Master of Science (MS) Degree Programs 2015-16

The Department of Biostatistics offers an Master of Science degree in biostatistics. This program provides a balance between theory and application, the perspective being the role of statistics and modeling in scientific research.  The objective is to produce research-oriented scientists who can advance statistical and modeling theory and can interact effectively with scientists in other disciplines to advance knowledge in those fields.  For admission to the MS program, a student's undergraduate curriculum must include a 3-semester sequence of calculus or equivalent, linear matrix algebra, and proficiency in computing.  It is preferred that students have additional advanced mathematics courses, e.g., differential equations, advanced calculus including special functions, and complex analysis. Some background in the natural sciences would be helpful.  Interested students should contact the department of Biostatistics.

MS in Public Health Curriculum

 

MS Comprehensive Exam

Upon completion of the first year-and-a-half of course work, the candidate is given a written examination consisting of two parts - Applied Statistics and Theory of Statistics. The exam will test the students on their understanding and comprehension of the foundation of the theory and applications of statistics, and will generally cover materials from BST 621, 622, 623, 626, 631, 632 and 655. This will be a standard departmental exam, administered by the GPC. The criteria for 13 evaluation are the candidate’s understanding and competency in basic principles and foundations of biostatistics, understanding of the appropriate use and interpretation of statistical methods, and ability to succinctly express in writing the results of the problems. This examination is offered during the first half of January. At first attempt, a student must take both parts at the same time. For those years during which at least one student needs to take the exam a second time, the exam may be offered in July at the discretion of the GPC. Students must be registered for at least 3 semester hours of graduate work during the semester in which the comprehensive examination is given.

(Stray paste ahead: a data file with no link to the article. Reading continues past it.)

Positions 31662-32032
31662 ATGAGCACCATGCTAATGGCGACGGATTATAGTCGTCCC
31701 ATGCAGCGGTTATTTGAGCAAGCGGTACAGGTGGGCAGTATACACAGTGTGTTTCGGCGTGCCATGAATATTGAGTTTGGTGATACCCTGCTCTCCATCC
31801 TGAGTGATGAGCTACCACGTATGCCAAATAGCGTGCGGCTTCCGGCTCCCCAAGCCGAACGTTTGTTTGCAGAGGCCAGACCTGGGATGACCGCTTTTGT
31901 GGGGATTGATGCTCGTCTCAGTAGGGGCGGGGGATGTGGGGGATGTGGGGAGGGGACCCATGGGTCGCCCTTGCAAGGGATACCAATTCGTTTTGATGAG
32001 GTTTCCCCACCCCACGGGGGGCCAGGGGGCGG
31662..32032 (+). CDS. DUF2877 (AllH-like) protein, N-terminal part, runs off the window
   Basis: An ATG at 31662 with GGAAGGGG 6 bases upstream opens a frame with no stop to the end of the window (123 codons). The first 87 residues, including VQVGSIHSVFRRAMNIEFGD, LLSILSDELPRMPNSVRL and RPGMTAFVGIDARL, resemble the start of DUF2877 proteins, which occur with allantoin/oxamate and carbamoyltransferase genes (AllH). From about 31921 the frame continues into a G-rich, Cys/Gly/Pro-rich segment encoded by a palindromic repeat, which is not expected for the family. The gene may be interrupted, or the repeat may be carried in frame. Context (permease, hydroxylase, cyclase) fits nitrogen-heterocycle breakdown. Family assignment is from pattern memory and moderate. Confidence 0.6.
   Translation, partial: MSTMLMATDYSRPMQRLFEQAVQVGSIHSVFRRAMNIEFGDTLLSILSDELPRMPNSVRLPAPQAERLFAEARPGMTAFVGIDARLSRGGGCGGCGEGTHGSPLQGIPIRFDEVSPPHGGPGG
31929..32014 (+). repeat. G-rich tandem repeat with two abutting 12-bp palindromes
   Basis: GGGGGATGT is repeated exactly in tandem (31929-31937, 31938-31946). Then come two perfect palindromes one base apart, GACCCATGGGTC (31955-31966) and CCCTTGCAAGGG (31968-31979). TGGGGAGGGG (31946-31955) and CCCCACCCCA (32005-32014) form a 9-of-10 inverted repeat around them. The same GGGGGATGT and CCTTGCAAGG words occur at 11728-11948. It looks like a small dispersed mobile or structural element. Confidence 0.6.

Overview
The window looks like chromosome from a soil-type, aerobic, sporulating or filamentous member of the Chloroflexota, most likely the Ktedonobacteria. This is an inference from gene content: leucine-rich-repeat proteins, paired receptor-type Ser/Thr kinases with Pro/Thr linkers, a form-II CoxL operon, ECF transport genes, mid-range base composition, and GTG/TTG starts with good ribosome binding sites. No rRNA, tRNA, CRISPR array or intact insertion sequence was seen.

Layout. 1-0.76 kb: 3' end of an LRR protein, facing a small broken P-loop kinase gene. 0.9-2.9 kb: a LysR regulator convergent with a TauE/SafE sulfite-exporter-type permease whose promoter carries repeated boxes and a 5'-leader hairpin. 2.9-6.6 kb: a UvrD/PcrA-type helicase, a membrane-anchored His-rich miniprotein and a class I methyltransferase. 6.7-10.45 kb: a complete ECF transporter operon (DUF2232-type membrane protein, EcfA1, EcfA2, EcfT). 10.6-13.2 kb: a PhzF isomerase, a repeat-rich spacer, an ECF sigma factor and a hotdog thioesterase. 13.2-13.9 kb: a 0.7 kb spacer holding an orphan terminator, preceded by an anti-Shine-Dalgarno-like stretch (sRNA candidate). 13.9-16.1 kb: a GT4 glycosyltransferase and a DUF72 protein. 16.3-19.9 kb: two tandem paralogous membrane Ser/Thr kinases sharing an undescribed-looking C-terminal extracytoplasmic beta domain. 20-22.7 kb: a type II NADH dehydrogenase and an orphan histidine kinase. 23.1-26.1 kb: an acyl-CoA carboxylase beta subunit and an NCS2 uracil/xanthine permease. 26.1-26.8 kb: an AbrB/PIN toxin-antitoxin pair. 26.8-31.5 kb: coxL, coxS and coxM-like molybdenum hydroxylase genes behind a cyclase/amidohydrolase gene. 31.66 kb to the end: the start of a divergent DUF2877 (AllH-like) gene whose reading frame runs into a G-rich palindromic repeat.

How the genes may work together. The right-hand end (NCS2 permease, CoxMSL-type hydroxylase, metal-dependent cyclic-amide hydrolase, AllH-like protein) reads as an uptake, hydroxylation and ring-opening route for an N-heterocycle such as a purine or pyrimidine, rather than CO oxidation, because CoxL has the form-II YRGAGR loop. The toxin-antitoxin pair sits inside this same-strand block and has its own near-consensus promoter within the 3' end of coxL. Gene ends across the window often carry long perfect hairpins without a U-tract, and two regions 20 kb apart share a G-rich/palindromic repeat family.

The student must pass each part of the exam at the Masters level. If a student fails either part of the exam, one additional chance will be given to retake the part of the exam that was failed. A student who fails the qualifying exam more than once will be dismissed from the MS program. The student has the opportunity to appeal the decision of his/her dismissal. The Graduate School policies on dismissal from the program and appeal of dismissal are described in detail in the UAB Student Handbook.

Please note that receipt of an “A” in all individual courses may not constitute adequate preparation for this exam. The purpose of the qualifying exam is to test your ability to connect the information across courses, to choose appropriate analysis methods, and to display a working knowledge of the tools used in probability and inference.

 

Masters Project

Immediately after passing the MS Comprehensive examination, the student must form a research project committee consisting of at least 3 members, chaired by the research advisor. Upon successful completion of the project, the student must submit a final write-up of the research and present their work orally in a departmental seminar. It is strongly suggested that the write-up is such that it may lead to an article submitted for publication in the subject matter area. The date and time of the oral presentation will be advertised in the Ryals Building.

All students must be registered for a minimum of 3 credit hours of Non-Thesis Research (BST 698) during the semester in which you intend to graduate. When you are nearing completion of your research, you must file an Application for Degree with the Graduate School by the appropriate date during the semester in which you expect to graduate.